Hanging on by the 'Skin of Their Teeth' in Mt. Airy

by Rita Charleston
Posted 7/21/21

Mt. Airy's Quintessence Theatre Group production features real-life husband and wife Rachel Bay Jones as Mrs. Maggie Antrobus and Benim Foster as Mr. George Antrobus. "The Skin of Our Teeth" streams through August 1.

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Hanging on by the 'Skin of Their Teeth' in Mt. Airy


Over the course of 5,000 years, the Antrobus family (their name comes from the Greek meaning “human” or “person”) manages to dodge apocalypse after apocalypse — a fire, a flood, the Ice Age, plague, a dozen wars, etc. — all by the skin of their teeth. Written in 1942 by Thornton Wilder and awarded the Pulitzer Prize for Drama in 1943, the play is a three-part allegory about the life of mankind that centers on the Antrobus family of  the fictional town of Excelsior, New Jersey.

The phrase used in the title comes from the King James Bible, the Book of Job 19:20: “My bone cleaveth to my skin and to my flesh, and I am escaped with the skin of my teeth.”

The production, currently being presented by Mt. Airy's Quintessence Theatre Group through Aug. 1, features real-life husband and wife Rachel Bay Jones as Mrs. Maggie Antrobus and Benim Foster as Mr. George Antrobus. Jones may be best known for her Tony Award-wining role in “Dear Evan Hansen.” Foster, known for his work on Broadway in “Disgraced” and “Barefoot in the Park,” last appeared at Quintessence as Shylock in “The Merchant of Venice.”

Foster, who declined to state his age, performed that legendary Shakespearean role on the Mt. Airy stage about 10 years ago. “But I had such a good time then and learned so much working at Quintessence with Alex Burns (Quintessences' Founding Artistic Director), that I told him anytime he wanted me back to just give me a call.”

Well, it may have taken a decade, but Burns believed that Foster would be just right for the part of George Antrobus. Foster has joined his wife and others in the Theatre's first fully in-person performance since the pandemic began. The actor/producer admits it's a pleasure to be back on stage again after sch a long hiatus, and it's equally great to be working with his wife. “Too often our careers head in different directions, so t's really wonderful to have the chance to work together in this play.”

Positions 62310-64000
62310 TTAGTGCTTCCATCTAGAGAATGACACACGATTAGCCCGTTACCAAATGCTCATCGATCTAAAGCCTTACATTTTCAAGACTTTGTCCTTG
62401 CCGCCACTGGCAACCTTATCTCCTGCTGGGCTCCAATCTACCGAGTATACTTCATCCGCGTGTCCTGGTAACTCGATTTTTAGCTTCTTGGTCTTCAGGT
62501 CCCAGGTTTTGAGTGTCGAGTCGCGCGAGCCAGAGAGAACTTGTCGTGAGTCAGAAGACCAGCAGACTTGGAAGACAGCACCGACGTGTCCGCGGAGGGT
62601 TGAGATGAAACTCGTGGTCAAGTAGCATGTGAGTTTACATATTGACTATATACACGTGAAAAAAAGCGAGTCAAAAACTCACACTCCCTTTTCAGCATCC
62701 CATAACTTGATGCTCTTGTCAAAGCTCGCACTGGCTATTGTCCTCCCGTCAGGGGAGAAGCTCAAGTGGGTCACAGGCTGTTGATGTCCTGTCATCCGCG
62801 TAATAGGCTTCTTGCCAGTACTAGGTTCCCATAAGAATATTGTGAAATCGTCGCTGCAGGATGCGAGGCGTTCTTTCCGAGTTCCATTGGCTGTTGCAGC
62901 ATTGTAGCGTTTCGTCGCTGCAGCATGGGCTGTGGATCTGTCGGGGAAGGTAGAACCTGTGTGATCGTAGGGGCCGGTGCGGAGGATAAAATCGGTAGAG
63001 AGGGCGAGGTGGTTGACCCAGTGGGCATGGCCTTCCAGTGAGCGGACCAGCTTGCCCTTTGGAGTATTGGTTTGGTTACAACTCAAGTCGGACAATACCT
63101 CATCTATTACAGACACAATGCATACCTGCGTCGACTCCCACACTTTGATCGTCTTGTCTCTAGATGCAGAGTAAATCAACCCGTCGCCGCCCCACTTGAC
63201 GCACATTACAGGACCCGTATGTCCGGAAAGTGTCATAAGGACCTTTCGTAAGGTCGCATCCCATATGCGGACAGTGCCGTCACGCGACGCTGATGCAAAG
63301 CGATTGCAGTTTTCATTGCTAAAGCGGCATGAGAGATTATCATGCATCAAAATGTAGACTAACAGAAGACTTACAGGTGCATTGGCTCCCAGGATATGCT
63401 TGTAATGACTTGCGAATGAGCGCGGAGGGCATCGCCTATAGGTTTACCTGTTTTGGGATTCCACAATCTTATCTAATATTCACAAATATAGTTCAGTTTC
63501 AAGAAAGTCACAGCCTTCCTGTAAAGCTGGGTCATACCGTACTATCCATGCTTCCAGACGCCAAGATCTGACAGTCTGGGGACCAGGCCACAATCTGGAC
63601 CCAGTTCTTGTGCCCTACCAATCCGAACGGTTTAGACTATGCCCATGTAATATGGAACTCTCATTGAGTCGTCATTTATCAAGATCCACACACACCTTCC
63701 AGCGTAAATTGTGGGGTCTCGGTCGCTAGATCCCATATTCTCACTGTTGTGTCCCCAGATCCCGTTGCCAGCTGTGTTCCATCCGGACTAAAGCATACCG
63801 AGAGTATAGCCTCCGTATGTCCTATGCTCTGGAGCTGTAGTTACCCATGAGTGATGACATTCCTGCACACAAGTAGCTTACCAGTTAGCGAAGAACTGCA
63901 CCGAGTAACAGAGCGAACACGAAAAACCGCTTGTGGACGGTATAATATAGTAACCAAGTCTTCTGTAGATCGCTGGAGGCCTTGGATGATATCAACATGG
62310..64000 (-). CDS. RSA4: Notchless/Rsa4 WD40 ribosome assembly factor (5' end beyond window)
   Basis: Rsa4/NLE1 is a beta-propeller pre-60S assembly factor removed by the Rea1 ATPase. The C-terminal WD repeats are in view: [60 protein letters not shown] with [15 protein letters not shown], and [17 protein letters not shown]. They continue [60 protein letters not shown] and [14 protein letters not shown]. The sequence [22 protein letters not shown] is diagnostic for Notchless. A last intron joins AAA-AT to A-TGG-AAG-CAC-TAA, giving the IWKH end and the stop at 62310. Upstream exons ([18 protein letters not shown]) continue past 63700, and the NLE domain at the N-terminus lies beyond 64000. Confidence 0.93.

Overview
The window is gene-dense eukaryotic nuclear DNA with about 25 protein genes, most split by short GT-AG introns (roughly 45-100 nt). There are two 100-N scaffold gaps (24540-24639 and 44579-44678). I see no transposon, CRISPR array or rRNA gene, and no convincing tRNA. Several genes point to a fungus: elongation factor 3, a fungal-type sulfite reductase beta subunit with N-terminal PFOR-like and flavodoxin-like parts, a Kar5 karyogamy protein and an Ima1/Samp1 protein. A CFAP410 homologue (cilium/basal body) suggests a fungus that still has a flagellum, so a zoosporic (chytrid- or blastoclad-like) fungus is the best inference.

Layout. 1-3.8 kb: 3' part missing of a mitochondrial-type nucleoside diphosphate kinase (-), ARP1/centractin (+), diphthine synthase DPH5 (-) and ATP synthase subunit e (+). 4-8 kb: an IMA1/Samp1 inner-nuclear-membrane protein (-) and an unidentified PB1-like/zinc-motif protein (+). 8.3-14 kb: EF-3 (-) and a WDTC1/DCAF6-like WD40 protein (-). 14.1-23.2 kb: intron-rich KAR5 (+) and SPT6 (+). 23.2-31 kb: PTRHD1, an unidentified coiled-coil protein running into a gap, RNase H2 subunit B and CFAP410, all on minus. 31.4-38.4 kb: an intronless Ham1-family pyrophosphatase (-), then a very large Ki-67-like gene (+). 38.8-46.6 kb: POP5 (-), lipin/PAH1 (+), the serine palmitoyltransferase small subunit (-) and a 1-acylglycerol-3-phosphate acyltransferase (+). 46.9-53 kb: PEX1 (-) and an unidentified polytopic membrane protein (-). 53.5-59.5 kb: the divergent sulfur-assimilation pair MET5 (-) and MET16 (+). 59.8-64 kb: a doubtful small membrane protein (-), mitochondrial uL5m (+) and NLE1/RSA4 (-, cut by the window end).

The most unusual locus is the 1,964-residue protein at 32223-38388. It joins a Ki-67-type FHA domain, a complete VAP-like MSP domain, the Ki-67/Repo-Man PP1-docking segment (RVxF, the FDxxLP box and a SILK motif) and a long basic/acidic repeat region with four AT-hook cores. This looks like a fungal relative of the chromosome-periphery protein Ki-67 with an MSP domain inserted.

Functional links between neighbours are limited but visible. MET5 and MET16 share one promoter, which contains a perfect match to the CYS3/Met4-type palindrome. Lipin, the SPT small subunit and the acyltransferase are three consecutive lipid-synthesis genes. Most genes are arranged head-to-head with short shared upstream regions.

Foster, who comes from Long Island, originally developed an interest in theater when he was in high school. “But as time went on, it shifted from me thinking of it as no more than a hobby to my seriously considering it as something I could make a career out of and do for the rest of my life.”

So with that in mind, Foster headed first to the University of Florida, then to graduate from the North Carolina School of the Arts and eventually study at the William Esper Studio. From there, Foster's career began to take off. In addition to his Broadway credits, he has appeared in the national tour of “Twelve Angry Men.” He's also done film and TV work and admits enjoying it all.

“Doing creative work anywhere I can is what I enjoy most,” he said, “but always with an eye toward good storytelling. And this play is a fine example of that. It's storytelling at its finest.” And now, because the pandemic seems to be winding down, people in the theater hope to be getting back to doing what they love most.

“We all hope to be making a comeback, finding work wherever we can. As for me, I just think we all have to take it a day at a time. And as always in this business, you never know where tomorrow will lead you. You just have to be ready.”

This production will be on demand, and tickets can be purchased at the company's website, www.QTGrep.org, or at the box office. For more information, call 215-987-4450.


theatre, virtual, streaming